Extracts from a Letter written to my Son William
settled at Illinois -- dated Nov. 1826.
With reference to the peculiarities of the different
religious sects mentioned in your letter, I am not ingnorant.
The Methodists are arminians in doctrine, but
in their prayers & much of their christian experience, they seem to
be evangelical & approaching to calvinism. Their error concerning
doctrines arises from their notion of moral freedom. They contend
that it consists in possessing a self-determining power to originate their
own actions (a power that none but Deity possesses); while Clavinists
hold that it consists in doing as we please in a state of dependence on
God, who worketh in us both to will & to do. This notion of self-determining
power inclines them to reject the doctrines of election & perseverance.
So far as their error is of the head & not of the heart,
they may be sincere christians notwithstanding: & it is charitably
hoped the bulk of them are. But their system seems to impel them to walk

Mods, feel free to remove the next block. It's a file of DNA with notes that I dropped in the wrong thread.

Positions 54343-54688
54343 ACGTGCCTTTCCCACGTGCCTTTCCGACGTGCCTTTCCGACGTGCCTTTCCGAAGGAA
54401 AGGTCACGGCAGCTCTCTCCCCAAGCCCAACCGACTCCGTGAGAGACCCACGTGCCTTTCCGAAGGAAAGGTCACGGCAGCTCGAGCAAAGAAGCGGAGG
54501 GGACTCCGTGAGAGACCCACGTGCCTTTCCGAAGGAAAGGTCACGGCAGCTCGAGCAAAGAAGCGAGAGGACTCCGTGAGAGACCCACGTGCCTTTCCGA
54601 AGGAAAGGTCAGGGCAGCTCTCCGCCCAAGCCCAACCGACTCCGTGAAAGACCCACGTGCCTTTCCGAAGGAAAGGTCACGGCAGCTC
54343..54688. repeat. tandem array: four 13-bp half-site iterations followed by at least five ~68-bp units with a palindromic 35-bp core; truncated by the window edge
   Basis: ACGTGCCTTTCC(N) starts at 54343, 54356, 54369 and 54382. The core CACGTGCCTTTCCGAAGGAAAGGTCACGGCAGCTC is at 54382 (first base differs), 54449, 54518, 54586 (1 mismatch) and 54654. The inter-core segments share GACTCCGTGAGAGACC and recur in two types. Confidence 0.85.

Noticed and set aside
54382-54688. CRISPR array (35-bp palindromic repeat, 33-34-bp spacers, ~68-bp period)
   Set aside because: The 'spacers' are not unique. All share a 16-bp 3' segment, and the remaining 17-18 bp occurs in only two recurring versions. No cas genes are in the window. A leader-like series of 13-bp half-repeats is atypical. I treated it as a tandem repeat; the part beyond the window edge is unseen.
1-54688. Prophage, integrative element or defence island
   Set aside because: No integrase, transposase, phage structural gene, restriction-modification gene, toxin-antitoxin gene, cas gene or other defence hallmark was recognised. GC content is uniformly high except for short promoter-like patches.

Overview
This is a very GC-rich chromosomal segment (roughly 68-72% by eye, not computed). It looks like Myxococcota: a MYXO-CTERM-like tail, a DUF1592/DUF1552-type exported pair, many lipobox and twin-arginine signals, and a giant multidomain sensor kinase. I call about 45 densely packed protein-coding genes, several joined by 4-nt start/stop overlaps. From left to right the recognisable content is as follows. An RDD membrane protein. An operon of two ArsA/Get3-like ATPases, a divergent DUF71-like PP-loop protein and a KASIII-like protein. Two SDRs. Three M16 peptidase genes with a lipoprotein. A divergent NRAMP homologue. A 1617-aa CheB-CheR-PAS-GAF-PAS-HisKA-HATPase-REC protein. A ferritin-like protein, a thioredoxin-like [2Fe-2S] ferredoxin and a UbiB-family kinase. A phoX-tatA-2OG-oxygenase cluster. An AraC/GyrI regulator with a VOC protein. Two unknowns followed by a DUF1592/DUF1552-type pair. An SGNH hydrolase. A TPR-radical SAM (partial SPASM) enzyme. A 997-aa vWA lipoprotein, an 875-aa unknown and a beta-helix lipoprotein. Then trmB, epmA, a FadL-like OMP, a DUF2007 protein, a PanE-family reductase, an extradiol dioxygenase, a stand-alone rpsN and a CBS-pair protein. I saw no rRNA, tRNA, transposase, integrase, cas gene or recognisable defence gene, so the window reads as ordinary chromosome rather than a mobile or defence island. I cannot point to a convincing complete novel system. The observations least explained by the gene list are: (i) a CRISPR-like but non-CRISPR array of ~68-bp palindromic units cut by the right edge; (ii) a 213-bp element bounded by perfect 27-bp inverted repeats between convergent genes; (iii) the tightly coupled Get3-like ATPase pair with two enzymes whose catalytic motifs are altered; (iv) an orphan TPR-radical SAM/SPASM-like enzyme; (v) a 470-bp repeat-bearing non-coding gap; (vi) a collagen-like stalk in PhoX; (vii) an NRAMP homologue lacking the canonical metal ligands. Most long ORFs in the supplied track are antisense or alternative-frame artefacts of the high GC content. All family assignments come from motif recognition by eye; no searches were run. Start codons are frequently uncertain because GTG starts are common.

more by sensible feeling, than by faith in the promises.
With respect to the Baptists, the difference
is not essential so far as relates merely to the ordinance, it being equally
valid, whether administered by immersion or sprinkling.* Our Saviour's
baptism, whatever it was, & however administered, we think could not
be christian baptism, or a model for our imitation. He had no sins to
confess or wash away, & he could not be baptized in his own name.
It was probably his public consecration to office, as Aaron was
washed at the door of the tabernacle before he was clothed with the pontifical
garments. He was a minister of the circumcision & christian baptism
was not instituted till after his resurrection. The mode